The Media, Diversity and Social Change Initiative at the University of Southern California’s Annenberg School for Communication and Journalism (long name), has just released its annual report on diversity in film. Unfortunately for the 2015 year, not much has changed in comparison to 2014 (and even 2007 in some cases).
The report analyzed “4,370 speaking or named characters in 2015’s top films” and found that 68.6% were male, while 31.4% were female. Although female leads saw an 11% increase from 2014 (to 32%), of the 107 directors, only 7.5% were female. In terms of race, 73.7% of speaking or named characters were white, 12.2% were black, 5.3% were Hispanic, and 3.9% were Asian. Of the directors, only 10 were black or Asian. LGBT has under 1% representation in speaking or named roles, while disabled representation came in at 2.4%. There were no Asian or LGBT lead or co-leads in 2015’s top films.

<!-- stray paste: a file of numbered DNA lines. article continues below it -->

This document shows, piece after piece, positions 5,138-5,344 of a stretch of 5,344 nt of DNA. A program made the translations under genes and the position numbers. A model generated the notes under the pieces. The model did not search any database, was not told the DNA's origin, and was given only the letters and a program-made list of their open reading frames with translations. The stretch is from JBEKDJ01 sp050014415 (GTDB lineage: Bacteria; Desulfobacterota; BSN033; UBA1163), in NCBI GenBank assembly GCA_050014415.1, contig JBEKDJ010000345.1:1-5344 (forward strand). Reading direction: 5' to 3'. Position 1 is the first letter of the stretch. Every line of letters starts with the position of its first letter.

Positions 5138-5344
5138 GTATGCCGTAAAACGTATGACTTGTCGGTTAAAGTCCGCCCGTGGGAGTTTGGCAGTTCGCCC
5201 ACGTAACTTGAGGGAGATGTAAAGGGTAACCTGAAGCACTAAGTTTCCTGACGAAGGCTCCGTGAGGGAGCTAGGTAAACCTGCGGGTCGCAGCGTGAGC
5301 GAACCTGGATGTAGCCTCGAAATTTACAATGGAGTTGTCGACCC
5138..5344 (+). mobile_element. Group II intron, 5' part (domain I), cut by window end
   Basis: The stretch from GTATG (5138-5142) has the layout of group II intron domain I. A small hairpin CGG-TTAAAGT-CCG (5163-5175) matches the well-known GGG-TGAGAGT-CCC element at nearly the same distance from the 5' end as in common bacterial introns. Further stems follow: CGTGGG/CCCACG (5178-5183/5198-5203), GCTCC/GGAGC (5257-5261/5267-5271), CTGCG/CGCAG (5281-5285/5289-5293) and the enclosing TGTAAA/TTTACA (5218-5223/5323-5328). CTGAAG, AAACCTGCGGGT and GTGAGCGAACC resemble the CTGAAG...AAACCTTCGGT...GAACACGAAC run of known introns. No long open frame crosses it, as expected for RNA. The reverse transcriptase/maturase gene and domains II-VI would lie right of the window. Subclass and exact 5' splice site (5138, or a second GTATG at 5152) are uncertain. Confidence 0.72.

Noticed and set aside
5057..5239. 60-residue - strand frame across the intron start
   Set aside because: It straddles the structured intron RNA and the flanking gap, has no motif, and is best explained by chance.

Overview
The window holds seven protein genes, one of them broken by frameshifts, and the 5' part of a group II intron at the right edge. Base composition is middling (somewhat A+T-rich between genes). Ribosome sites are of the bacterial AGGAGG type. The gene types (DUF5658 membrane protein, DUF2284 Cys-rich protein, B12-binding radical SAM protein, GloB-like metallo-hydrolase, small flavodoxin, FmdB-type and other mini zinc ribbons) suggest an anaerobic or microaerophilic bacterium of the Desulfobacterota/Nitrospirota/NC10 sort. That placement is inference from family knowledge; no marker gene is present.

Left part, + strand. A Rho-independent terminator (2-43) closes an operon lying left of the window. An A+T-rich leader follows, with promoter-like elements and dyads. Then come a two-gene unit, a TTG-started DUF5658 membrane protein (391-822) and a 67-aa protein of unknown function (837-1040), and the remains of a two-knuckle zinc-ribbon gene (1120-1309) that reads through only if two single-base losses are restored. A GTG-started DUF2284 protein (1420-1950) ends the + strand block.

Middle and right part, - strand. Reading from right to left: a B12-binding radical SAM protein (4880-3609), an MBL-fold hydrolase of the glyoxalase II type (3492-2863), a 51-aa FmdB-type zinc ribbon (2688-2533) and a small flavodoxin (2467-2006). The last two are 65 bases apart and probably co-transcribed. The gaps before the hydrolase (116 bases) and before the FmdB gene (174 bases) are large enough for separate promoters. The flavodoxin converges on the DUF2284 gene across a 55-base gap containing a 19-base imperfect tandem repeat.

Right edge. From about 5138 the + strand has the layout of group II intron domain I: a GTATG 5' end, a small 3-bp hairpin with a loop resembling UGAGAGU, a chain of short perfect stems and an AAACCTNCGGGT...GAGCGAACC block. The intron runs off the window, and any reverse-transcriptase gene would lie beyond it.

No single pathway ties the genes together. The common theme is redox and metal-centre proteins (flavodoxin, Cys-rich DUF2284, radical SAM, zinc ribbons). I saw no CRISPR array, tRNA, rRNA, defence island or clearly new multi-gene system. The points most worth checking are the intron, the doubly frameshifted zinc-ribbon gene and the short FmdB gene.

It is amazing how the numbers have done little to improve from 2014. While film continues to struggle, television is extremely prosperous for diverse actors and actresses. Why film has not increased in matching stride with television, I can not say. Hopefully 2016 will have better results, but there is no excuse for numbers such as LGBT representation having less than 1% in film.